In-Depth: Sponsoring Rep. Suzan DelBene (D-WA) reintroduced this bill from the 115th Congress to help community newspapers fulfill their pension obligations.
Last Congress, Rep. Erik Paulsen (R-MN) introduced this bill to “provide targeted relief to community newspaper pension plans” as they struggle to fulfill their pension obligations amid decreased employment in the industry. At a committee markup for his bill, Paulsen said:
“During a time of sweeping industry consolidation and change where newspapers are bought by larger groups and online platforms are competing with traditional print, these organizations are committed to investing in the business and ushering the business model into the 21st century. By changing the pension funding mechanism, these newspapers will have the certainty they need to make payments to fund their plan.”
The newspaper industry has experienced challenges in recent years that have made fulfilling pension obligations difficult for some companies, as explained by the Minneapolis StarTribune:
“Newspaper companies face a challenge in generating enough money from current operations to keep up with pension obligations that accumulated when the industry employed more people. Total employment in the industry dropped from about 400,000 in 2008 to just under 175,000 in 2018, according to the News Media Alliance, which represents 2,000 U.S. news organizations.”
The News Media Alliance expressed its support for this bill when it was introduced in the 115th Congress:
"This bill will provide relief to community newspapers with sponsored pensions by allowing for contributions at an alternative minimum funding standard. This is a wonderful step forward in providing stability for family-owned newspapers. These smaller newspapers provide an important community service and we applaud [this bill] for working to protect that service."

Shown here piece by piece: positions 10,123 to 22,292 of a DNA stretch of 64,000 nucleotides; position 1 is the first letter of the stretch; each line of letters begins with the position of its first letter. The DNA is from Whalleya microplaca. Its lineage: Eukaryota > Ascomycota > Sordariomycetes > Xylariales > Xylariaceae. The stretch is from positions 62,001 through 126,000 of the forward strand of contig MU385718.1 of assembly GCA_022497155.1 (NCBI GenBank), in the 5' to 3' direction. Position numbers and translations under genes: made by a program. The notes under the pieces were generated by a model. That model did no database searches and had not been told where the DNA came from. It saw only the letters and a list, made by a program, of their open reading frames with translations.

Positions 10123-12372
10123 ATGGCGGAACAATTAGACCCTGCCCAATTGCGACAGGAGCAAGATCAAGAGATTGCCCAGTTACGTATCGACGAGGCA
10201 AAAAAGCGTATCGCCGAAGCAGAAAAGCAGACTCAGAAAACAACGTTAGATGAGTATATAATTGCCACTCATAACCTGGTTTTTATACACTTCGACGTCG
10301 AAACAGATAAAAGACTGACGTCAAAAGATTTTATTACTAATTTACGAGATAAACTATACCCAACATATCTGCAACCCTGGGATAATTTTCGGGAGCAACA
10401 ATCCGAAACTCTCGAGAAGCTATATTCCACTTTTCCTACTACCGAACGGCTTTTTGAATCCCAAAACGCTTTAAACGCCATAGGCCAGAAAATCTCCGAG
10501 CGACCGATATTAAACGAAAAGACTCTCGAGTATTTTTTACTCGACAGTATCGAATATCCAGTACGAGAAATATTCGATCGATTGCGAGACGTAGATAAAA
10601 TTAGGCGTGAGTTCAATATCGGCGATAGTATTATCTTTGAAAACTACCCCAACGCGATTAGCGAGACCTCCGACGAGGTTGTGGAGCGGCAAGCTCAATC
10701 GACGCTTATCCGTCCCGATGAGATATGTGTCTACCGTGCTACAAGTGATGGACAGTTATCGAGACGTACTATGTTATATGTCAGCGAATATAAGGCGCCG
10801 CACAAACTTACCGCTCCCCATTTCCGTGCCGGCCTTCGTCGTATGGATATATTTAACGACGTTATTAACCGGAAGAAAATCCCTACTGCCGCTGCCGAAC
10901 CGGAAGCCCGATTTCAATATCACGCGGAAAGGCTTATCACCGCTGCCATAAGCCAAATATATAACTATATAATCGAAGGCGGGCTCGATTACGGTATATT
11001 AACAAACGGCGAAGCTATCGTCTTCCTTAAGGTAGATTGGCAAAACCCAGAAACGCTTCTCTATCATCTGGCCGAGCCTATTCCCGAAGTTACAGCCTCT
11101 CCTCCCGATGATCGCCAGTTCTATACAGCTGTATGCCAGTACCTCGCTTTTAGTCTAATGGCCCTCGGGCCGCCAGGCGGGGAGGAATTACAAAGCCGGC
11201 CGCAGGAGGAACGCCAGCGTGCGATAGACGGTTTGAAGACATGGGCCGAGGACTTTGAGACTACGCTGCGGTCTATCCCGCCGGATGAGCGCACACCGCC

Rachel Greszler, a Research Fellow in Economics, Budget and Entitlements at the Heritage Foundation, criticized this bill when it was introduced in the 115th Congress. She argued that it would allow Congress to "prop up some newspaper companies at the expense of employee pensions":
"In the name of “saving” community newspapers, Congress could allow a small group of newspaper companies to shortchange their workers out of at least $62 million in contributions to their promised pensions... Under the Save Community Newspaper Act of 2018 being considered in both the House and Senate, a select group of community newspapers would be allowed to use an excessively high discount rate of 8 percent as a means of lowering their pension contributions... Changing discount rates may seem like an insignificant accounting shift, but what these troubled newspaper companies really are asking for is to shortchange their workers out of at least $62 million in otherwise required pension contributions... Imagine if other private companies wanted Congress to let them borrow against their workers’ 401(k) accounts? This bill is no different. Allowing private pension plans to shortchange their otherwise required pension contributions may prolong the life of a small group of community newspapers. But it would do so at the expense of those newspapers’ employees, the government’s Pension Benefit Guaranty Corp., and all other private pension plans that aren’t afforded such special breaks in contributions... Rather than allowing select businesses to shortchange their employees’ promised retirement benefits, lawmakers should make it easier for workers to save on their own so that their retirement security does not depend on the success or failure of their employer."
This bill has three bipartisan cosponsors, including two Republicans and one Democrat, in the 116th Congress. Last Congress, this legislation passed the House Ways and Means Committee on a voice vote and has the support of six bipartisan cosponsors, including four Republicans and two Democrats.
Summary by Eric Revell(Photo Credit: iStock.com / Zerbor)